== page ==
We sometimes talk about the patterns of prestige tracking evident in job placement data (such as Helen de Cruz provided) as but the unexceptional effects of merit in operation. We are too complacent with placement patterns that not only (I think) fail to spot myriad wildflowers in our midst, but also create a woeful insularity and uniformity at the “top” ranks. We implicitly endorse narratives in which those at the “top” are just there by blunt merit and those not at the “top” are right where they ought be, also by (want of) merit. By doing so, we place trust in systems that are never secure in the ways such trust would really require. E.g., whether in graduate admissions or hiring processes, the work burdens are high and even a modest confidence that everyone is leveled right where they should be, that everyone is positioned in proper accord with their skill and potential, can entail shutting out candidates with rough potential or just lacking prestige markers. To be clear, what I’m saying is that a willingness to find and cultivate the wildflowers is itself a disposition. I think that our professional talk often discourages cultivation of this disposition. So, yes, we do need to acknowledge that spotting potential is spotting something, not nothing, but I want to couple that with emphatically noting that spotting potential requires that one cultivate a disposition to do so. We can have more or less of this disposition, and the profession can generally promote or discourage developing this disposition. My sense is that it presently discourages developing it or at least truncates it in various ways.

As an aside, concern about how we discourage a disposition to look for wildflowers is partly why the word “top” so aggravates me. I think this language is the enemy of the disposition we’d need for finding wildflowers. All our nattering on about “top” this and “top” that uses language of ridiculous and egregiously simplistic hierarchy. “Top” is a term that situates one thing in relation to other things. To be “top” is to be atop something else, to be “highest” or “best” in a comparative judgment. The language is inherently comparative or even competitive in a way that, say, being “excellent” or being “good” is not – multiple things can be excellent or good without thereby ruling out other excellences or goodnesses. Talk of “tops” steers our thinking in ways that aren’t useful, not least because the things we choose to evaluate for their topness are ill-suited to the measure used. Discussions of “top” programs and of “top” journals and such demand that we sacrifice imagination and complexity. What will be the genuinely best program or journal will depend on what sort of philosophy you’re investigating (no program does them all), and what sort of philosopher you are (there are lots of different types of these), and a host of hard-to–capture features. Yet we mindlessly talk “tops” as if none of this complexity attaches. It’s like the childhood game King of the Mountain, but played by professionals who should know better. At any rate, my real complaint is that all this simplistic talk of “top” is bad enough applied to entities such as programs and journals, but it’s really egregious applied to human beings. And the more we align ourselves with spotting “tops” in all sorts of professional domains, the more this language and its associated thinking ooze over into how we assess people, making us complacent with the thought that “top” hires or admits are going to come out of “top” programs and publish in “top” journals and top this and top that. We squash our own dispositions to look for and see complexity where it may appear, to look for and see possibility and potential in forms other than what plays at the “top” or, worst, already sits at the “top.” As much as I think philosophy itself and its various institutional aspects just don’t cash out into anything like the simplistic hierarchical calculus we sometimes employ, it really doesn’t apply well to people. People develop in variable circumstances, people develop at different rates and paces, people have periods of soaring and slumping, and, most of all, the relevant skill sets and talents needed are far too vast and variable for anyone to command them all. It’s a sad form of philosophy that has any “top” philosopher. People, that is, will have different strengths and no “top” program or “top” range of programs is likely to draw out all of the relevant and important things we’d like not to miss out on as philosophers seeking to cultivate other, younger philosophers.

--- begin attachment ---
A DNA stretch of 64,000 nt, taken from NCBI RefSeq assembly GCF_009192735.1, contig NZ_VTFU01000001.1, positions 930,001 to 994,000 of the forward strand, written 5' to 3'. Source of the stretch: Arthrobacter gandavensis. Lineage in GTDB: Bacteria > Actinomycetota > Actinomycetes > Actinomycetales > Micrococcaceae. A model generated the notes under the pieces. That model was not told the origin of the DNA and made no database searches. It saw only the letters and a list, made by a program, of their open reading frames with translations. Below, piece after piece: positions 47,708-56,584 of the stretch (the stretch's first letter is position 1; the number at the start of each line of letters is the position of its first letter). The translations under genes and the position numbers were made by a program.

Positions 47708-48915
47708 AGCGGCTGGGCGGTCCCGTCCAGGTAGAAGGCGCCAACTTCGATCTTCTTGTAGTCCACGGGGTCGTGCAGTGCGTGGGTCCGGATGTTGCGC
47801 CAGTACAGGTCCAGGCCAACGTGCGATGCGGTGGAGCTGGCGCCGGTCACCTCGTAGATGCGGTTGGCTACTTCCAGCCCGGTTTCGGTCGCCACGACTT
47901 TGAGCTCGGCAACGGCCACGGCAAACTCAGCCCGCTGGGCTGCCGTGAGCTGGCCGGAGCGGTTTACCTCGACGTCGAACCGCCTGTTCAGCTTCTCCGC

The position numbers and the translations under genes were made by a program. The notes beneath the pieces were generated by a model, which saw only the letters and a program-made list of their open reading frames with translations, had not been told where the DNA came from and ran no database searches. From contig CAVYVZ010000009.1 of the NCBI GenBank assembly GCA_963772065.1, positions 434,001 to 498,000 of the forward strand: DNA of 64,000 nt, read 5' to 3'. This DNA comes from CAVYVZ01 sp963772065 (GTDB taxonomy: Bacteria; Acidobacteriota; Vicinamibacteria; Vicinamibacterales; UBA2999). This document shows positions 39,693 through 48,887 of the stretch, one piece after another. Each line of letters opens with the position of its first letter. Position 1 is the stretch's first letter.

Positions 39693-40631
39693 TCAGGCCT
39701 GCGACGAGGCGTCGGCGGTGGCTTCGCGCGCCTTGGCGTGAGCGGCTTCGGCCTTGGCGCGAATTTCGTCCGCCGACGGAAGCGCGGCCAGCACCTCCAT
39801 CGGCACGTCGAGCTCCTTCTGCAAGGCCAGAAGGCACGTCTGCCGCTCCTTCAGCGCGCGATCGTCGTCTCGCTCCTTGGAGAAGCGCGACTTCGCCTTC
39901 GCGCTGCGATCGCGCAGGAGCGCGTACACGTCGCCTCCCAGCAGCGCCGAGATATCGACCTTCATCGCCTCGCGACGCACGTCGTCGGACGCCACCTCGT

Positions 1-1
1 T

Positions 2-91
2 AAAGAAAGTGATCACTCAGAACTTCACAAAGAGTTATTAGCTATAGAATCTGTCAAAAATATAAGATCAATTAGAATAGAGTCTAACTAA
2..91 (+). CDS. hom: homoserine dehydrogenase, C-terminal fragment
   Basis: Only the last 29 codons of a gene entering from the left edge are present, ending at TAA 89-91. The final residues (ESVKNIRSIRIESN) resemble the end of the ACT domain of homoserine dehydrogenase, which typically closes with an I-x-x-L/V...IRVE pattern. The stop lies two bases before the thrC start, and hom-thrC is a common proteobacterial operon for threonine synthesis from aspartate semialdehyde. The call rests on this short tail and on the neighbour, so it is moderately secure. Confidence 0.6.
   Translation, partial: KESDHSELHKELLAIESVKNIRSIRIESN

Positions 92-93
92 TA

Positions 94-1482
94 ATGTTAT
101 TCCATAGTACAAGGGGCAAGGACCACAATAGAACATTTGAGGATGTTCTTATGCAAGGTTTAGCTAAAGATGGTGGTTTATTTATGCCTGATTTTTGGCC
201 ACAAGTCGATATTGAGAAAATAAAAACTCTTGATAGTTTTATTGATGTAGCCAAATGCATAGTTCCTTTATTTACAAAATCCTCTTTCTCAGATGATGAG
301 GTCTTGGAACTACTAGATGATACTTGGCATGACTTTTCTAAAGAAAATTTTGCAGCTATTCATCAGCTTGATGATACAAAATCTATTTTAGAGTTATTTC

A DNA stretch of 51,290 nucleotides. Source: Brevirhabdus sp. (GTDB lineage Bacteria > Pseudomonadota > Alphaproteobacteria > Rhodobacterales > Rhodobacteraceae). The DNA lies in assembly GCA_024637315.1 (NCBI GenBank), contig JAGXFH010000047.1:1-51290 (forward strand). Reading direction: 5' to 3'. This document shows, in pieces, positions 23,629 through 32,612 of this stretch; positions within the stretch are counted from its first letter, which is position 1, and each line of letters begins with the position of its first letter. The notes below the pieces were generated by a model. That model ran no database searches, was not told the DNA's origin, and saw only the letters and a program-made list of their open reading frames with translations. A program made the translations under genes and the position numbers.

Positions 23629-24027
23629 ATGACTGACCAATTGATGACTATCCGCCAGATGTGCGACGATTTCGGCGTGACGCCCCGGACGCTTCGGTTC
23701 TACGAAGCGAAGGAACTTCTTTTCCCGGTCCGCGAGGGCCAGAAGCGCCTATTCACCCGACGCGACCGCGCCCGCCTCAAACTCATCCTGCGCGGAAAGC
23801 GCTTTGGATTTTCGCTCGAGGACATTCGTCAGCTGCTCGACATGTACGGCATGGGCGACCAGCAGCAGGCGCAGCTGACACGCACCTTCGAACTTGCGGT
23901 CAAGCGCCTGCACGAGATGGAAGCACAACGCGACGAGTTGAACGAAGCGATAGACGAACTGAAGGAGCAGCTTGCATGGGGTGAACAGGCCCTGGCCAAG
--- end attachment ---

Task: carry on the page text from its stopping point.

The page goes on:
Sometimes in my teaching, I forbid students to use particular words, typically words that I think will function to short-circuit necessary complexity or words that seem to mean something but are really vacuous. E.g., in teaching on Chinese mourning ethics, I forbid the use of “closure.” (After all, what the hell is that when it’s at home?) The goal in forbidding a word is to make my students look for a substitute for what they’re thinking – I.e., how would say this if you had to find some less indolent and more genuinely evocative and meaningful form of expression for it? So, if I personally were King of Philosophy Mountain, I’d forbid philosophers from using “top.” Whatever it is you think you’re describing, find some richer, more meaningful (and thereby more accurate) way of saying it. And then maybe our dispositions will better align with what we all want, a profession that doesn’t Matthew Effect all the way back to nursery school. Report